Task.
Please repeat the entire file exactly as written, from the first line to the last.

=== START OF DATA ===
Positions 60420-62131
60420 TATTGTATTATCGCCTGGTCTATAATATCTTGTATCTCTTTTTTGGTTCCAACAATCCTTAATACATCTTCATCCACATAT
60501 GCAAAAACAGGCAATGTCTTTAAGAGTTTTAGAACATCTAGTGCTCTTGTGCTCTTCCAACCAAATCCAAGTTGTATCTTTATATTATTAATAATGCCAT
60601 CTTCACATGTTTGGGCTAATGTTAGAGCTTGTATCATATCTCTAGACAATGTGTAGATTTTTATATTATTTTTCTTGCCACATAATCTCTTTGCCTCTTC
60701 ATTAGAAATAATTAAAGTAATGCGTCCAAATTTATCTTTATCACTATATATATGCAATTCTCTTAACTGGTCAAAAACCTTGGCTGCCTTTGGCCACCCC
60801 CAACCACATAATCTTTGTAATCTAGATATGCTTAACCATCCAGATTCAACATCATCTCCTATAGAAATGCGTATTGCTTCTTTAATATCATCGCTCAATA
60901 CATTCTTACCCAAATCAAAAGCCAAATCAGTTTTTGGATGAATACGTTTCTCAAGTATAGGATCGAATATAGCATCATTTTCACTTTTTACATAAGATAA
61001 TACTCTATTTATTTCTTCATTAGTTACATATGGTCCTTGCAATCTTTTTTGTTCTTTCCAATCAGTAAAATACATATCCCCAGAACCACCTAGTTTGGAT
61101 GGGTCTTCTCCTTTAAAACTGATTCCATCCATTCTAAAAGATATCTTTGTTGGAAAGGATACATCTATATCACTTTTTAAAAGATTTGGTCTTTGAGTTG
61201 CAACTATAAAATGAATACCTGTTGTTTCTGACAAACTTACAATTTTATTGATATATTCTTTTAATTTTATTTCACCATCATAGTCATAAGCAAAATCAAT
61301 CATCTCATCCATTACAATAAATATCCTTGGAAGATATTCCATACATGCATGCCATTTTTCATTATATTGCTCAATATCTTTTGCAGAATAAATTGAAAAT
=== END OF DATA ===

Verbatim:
Positions 60420-62131
60420 TATTGTATTATCGCCTGGTCTATAATATCTTGTATCTCTTTTTTGGTTCCAACAATCCTTAATACATCTTCATCCACATAT
60501 GCAAAAACAGGCAATGTCTTTAAGAGTTTTAGAACATCTAGTGCTCTTGTGCTCTTCCAACCAAATCCAAGTTGTATCTTTATATTATTAATAATGCCAT
60601 CTTCACATGTTTGGGCTAATGTTAGAGCTTGTATCATATCTCTAGACAATGTGTAGATTTTTATATTATTTTTCTTGCCACATAATCTCTTTGCCTCTTC
60701 ATTAGAAATAATTAAAGTAATGCGTCCAAATTTATCTTTATCACTATATATATGCAATTCTCTTAACTGGTCAAAAACCTTGGCTGCCTTTGGCCACCCC
60801 CAACCACATAATCTTTGTAATCTAGATATGCTTAACCATCCAGATTCAACATCATCTCCTATAGAAATGCGTATTGCTTCTTTAATATCATCGCTCAATA
60901 CATTCTTACCCAAATCAAAAGCCAAATCAGTTTTTGGATGAATACGTTTCTCAAGTATAGGATCGAATATAGCATCATTTTCACTTTTTACATAAGATAA
61001 TACTCTATTTATTTCTTCATTAGTTACATATGGTCCTTGCAATCTTTTTTGTTCTTTCCAATCAGTAAAATACATATCCCCAGAACCACCTAGTTTGGAT
61101 GGGTCTTCTCCTTTAAAACTGATTCCATCCATTCTAAAAGATATCTTTGTTGGAAAGGATACATCTATATCACTTTTTAAAAGATTTGGTCTTTGAGTTG
61201 CAACTATAAAATGAATACCTGTTGTTTCTGACAAACTTACAATTTTATTGATATATTCTTTTAATTTTATTTCACCATCATAGTCATAAGCAAAATCAAT
61301 CATCTCATCCATTACAATAAATATCCTTGGAAGATATTCCATACATGCATGCCATTTTTCATTATATTGCTCAATATCTTTTGCAGAATAAATTGAAAAT